Wednesday, February 21 , 2018, 4:50 am | Fair 42º

 
 
 
 

Captain’s Log: Theft of Lifesaving Device Hurts Deep

Custom-made device helps nonkeeper, deep-caught rockfish recover from barotrauma

Doesn’t it just frost you when something is stolen, especially near this time of year?

Capt. David Bacon
Capt. David Bacon (Ramona Lisa McFadyen photo)

Just when I’d like to be writing about frosty the snowman — who seems to have visited our coast plenty during the past week — I am instead compelled to share a story about something that frosts me: the theft off my charter boat of a lifesaving device. It saves the lives of fish, which are near and dear to my heart.

Some time ago, I worked with a friend, Bill Hopper of West Marine, to design what I call a “deep release device.” Bill then put it together for me.

It is an upside-down, weighted milk crate attached to 100 feet of rope. We use it to return nonkeeper, deep-caught rockfish to depths where they recover from the effects of barotrauma (kind of like a diver and the “bends”). A deep rockfish suffers from rapid pressure loss as it is reeled to the surface and needs to repressure quickly.

Studies have shown that these fish can be released to recover fully if released soon and especially if they are released well below the surface. By lowering nonkeeper rockfish 100 feet below the surface to release them, we are adding the equivalent of three atmospheres, which is sufficient pressure to reverse the effects of barotrauma. Fish are able to just swim away.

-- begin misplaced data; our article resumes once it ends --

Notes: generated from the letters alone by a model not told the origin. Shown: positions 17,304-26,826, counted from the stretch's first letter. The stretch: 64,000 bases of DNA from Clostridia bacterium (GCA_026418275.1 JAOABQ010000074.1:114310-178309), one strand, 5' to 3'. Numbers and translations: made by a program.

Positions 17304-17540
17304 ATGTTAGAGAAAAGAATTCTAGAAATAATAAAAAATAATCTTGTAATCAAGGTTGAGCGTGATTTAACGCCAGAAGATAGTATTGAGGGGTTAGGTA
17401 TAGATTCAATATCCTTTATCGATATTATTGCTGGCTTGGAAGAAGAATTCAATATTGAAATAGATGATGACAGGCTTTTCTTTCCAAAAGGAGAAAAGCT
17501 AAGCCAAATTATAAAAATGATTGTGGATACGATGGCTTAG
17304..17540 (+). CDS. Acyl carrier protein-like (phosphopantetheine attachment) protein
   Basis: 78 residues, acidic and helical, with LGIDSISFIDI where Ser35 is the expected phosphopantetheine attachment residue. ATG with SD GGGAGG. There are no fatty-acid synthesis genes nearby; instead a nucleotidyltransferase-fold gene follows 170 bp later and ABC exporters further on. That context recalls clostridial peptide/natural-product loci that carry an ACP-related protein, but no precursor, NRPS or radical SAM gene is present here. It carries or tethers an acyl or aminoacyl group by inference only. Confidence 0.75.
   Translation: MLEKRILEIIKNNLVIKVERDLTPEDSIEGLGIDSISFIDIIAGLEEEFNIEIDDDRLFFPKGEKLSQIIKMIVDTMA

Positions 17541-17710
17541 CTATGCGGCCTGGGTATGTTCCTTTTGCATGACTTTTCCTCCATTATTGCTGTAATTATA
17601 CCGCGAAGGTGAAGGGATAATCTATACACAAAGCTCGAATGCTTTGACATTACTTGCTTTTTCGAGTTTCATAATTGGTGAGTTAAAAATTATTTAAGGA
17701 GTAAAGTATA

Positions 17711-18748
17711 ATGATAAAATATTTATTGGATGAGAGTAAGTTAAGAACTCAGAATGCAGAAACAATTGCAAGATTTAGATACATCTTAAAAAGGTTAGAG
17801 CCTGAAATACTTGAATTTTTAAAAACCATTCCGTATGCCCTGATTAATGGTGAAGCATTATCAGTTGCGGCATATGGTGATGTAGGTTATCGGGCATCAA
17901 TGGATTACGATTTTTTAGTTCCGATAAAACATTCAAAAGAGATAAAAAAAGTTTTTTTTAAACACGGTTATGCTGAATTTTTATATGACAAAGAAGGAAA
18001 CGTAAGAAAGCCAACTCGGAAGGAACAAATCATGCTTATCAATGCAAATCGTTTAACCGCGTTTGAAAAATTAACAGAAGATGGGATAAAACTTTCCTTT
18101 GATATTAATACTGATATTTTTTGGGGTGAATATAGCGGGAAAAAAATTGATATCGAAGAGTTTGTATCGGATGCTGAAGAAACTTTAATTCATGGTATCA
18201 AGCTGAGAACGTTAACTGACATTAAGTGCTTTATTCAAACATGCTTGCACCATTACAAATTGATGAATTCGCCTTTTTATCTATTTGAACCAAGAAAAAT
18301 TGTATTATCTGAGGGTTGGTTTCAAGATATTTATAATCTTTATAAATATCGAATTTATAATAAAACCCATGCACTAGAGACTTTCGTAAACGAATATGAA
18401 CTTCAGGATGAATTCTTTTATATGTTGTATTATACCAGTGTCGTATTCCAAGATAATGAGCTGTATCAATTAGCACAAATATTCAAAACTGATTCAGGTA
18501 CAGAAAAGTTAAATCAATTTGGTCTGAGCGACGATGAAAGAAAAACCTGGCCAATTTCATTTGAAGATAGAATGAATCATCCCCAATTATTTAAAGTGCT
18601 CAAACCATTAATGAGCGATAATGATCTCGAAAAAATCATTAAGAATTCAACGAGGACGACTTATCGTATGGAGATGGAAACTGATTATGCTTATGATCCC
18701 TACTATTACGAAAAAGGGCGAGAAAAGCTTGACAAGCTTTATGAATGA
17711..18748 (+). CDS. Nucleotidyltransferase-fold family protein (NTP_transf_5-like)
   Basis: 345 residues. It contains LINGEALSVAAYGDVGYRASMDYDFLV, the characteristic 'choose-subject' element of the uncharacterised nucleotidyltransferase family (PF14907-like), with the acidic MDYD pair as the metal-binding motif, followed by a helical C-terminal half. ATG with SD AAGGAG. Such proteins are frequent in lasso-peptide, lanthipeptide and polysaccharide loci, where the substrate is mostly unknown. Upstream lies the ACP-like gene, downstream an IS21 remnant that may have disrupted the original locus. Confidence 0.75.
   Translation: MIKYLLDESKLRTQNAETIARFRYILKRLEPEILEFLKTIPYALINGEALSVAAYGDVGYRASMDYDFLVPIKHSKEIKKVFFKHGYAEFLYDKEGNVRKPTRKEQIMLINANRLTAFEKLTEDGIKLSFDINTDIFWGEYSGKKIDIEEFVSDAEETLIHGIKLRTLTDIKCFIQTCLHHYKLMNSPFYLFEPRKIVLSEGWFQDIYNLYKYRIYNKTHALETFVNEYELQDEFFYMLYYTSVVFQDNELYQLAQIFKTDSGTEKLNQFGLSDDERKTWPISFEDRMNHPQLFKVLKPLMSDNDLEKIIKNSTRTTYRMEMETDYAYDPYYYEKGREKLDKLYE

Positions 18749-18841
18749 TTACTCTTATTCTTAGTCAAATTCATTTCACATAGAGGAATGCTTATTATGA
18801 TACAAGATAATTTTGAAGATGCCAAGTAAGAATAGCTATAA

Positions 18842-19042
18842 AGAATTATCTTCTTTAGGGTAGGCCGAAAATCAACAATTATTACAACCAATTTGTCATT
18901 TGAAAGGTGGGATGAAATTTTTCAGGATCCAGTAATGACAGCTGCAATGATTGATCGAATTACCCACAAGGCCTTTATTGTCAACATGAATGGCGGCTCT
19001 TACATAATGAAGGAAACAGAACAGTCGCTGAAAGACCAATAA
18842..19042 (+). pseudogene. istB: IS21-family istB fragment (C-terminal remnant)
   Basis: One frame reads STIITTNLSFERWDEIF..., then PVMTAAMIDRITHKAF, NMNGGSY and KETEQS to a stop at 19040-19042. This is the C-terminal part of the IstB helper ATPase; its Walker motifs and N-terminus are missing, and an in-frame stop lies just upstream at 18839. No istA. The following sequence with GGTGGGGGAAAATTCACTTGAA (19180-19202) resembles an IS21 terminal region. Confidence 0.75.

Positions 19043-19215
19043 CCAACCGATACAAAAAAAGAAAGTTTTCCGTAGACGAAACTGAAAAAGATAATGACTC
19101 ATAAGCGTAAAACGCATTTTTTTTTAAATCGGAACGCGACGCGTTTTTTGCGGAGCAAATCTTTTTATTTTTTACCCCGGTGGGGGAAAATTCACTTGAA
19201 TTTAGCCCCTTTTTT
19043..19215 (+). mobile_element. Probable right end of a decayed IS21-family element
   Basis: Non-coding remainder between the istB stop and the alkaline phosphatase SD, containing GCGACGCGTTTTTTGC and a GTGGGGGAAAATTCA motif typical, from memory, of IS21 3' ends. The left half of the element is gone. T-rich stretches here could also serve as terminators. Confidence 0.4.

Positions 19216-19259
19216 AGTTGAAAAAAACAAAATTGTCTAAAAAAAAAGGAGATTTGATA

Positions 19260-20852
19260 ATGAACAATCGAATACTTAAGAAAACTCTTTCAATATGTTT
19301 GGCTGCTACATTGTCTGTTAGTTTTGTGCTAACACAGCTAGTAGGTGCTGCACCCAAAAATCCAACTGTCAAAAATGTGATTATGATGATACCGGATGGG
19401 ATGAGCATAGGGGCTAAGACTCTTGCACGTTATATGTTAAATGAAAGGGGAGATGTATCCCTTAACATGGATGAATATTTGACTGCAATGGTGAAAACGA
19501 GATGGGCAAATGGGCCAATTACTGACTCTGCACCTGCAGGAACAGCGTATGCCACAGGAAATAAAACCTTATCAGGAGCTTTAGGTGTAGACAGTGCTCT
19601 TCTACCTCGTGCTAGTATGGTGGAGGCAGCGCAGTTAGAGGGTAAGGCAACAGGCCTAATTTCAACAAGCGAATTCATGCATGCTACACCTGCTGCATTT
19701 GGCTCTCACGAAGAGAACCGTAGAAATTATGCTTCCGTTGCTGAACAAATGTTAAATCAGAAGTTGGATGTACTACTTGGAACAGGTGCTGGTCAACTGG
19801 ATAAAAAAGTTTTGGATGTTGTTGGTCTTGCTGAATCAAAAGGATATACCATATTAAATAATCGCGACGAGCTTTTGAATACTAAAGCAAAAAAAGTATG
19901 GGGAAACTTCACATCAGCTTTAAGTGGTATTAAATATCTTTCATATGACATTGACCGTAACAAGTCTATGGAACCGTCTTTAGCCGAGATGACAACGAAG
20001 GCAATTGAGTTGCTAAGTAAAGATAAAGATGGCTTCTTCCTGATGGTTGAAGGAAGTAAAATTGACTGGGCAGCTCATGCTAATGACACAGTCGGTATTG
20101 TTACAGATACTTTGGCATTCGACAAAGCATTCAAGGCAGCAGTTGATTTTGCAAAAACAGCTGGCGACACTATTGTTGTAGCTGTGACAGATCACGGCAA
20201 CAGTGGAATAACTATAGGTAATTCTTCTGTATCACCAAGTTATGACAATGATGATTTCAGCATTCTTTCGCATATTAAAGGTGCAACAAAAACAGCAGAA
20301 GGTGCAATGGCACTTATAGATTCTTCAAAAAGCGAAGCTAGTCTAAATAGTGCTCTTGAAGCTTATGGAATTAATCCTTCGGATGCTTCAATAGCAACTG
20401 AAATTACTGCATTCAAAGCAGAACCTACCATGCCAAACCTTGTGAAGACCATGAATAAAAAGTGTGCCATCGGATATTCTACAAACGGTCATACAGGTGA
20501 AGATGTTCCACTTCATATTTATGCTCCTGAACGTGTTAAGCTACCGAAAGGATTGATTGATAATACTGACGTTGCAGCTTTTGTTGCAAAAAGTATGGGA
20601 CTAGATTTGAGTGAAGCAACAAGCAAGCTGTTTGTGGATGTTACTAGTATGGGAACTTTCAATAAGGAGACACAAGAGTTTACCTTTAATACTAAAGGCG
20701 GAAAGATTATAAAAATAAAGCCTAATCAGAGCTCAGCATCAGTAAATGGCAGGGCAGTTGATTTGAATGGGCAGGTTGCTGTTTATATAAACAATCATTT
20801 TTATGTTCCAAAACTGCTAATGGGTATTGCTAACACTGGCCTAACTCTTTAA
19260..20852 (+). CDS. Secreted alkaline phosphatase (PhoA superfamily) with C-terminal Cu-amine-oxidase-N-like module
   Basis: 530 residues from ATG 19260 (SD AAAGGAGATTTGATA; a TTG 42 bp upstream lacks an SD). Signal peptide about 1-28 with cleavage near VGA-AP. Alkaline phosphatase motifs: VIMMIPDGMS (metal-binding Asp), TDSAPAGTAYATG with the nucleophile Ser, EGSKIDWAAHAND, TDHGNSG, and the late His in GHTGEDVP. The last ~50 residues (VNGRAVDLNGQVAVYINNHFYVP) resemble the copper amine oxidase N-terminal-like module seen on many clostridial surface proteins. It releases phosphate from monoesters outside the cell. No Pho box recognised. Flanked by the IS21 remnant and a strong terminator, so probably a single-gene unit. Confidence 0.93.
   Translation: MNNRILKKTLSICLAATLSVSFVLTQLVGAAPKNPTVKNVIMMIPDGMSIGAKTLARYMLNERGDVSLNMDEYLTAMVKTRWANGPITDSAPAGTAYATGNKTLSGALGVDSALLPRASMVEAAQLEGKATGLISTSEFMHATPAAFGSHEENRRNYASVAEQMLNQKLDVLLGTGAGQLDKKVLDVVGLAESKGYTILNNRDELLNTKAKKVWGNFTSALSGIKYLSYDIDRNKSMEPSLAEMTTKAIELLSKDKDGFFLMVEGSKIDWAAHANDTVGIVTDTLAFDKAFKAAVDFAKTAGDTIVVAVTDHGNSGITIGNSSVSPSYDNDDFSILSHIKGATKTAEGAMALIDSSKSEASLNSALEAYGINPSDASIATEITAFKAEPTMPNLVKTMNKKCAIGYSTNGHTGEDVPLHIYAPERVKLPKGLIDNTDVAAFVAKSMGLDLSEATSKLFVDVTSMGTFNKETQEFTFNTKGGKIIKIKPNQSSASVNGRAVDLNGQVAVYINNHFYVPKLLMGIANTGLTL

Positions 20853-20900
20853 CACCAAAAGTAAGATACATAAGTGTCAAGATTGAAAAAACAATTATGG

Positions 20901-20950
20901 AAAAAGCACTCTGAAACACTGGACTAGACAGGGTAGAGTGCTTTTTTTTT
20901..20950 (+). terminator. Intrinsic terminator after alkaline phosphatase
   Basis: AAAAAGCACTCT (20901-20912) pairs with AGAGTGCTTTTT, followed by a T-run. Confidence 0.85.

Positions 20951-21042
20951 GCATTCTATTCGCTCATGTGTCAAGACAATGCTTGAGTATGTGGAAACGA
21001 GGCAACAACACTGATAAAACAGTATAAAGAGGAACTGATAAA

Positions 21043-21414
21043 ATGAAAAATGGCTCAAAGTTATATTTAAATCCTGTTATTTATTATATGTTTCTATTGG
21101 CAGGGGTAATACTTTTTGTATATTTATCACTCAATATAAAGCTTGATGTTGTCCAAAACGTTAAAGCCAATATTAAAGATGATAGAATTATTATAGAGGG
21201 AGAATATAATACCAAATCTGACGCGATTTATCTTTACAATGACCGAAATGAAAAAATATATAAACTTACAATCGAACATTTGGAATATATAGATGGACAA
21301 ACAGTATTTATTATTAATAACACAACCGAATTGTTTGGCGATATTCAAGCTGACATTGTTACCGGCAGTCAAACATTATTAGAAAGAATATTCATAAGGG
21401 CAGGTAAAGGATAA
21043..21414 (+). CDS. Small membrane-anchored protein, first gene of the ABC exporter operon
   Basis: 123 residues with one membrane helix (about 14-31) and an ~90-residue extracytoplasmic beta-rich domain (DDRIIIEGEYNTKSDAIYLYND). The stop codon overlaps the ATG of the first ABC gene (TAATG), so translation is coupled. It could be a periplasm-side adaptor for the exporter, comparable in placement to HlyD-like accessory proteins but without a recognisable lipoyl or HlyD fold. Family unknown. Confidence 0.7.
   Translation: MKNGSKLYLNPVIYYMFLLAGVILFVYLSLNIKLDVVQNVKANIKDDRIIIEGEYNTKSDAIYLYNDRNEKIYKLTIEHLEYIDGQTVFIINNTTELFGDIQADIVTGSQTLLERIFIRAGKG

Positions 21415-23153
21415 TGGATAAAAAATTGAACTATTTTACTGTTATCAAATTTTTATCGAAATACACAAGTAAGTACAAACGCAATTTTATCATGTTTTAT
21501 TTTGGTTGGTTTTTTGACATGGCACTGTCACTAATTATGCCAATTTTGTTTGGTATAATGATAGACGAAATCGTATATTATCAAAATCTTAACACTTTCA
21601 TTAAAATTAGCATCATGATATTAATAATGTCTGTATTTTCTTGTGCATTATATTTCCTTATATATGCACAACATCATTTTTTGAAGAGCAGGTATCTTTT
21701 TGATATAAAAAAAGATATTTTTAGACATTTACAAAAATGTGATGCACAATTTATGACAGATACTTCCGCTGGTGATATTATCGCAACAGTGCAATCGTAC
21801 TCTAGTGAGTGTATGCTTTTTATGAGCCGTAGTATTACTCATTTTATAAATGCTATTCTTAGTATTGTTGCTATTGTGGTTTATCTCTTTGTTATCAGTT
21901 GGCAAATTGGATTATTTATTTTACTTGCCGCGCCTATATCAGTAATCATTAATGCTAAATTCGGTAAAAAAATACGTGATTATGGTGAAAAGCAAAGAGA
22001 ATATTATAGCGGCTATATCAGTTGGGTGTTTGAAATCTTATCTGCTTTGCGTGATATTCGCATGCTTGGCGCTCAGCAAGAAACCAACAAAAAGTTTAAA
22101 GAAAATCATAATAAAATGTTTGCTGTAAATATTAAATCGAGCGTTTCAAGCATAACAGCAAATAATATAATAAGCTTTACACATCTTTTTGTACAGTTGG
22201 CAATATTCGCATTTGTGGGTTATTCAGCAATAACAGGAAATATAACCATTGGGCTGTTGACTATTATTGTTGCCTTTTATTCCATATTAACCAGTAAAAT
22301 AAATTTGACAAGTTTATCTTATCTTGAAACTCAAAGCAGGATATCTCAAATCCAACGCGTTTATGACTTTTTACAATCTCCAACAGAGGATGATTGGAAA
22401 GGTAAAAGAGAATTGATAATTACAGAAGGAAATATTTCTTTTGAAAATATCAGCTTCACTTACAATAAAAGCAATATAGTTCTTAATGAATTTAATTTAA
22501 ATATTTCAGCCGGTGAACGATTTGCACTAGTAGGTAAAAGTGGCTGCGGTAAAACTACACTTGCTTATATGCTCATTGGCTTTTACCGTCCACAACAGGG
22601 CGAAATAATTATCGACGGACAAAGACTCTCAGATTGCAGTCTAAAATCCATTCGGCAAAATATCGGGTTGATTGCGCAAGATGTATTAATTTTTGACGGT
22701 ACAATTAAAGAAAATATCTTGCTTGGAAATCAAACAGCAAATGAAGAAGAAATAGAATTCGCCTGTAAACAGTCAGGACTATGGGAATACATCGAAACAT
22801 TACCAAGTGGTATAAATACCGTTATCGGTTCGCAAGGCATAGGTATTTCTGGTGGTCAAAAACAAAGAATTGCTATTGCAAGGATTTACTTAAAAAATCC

The deep release device is perfect for the job. My crew and I have released hundreds of rockfish in this manner, and it is something we feel great about.

This month, the device — stowed aboard my charter boat — went missing. I ask the person who took it to rethink the whole thing and return it to my boat, where it can continue to keep fish alive.

It isn’t complicated nor expensive to make, so people can create their own easy enough and maybe even think of enhancements to make it more effective or easy to use.

I would like to see every boat that fishes for deep rockfish to have one of these devices aboard so we can all be ever-better stewards of our resources.

— Capt. David Bacon operates WaveWalker Charters and is president of SOFTIN Inc., a nonprofit organization providing seafaring opportunities for those in need. Visit softininc.blogspot.com to learn more about the organization and how you can help.

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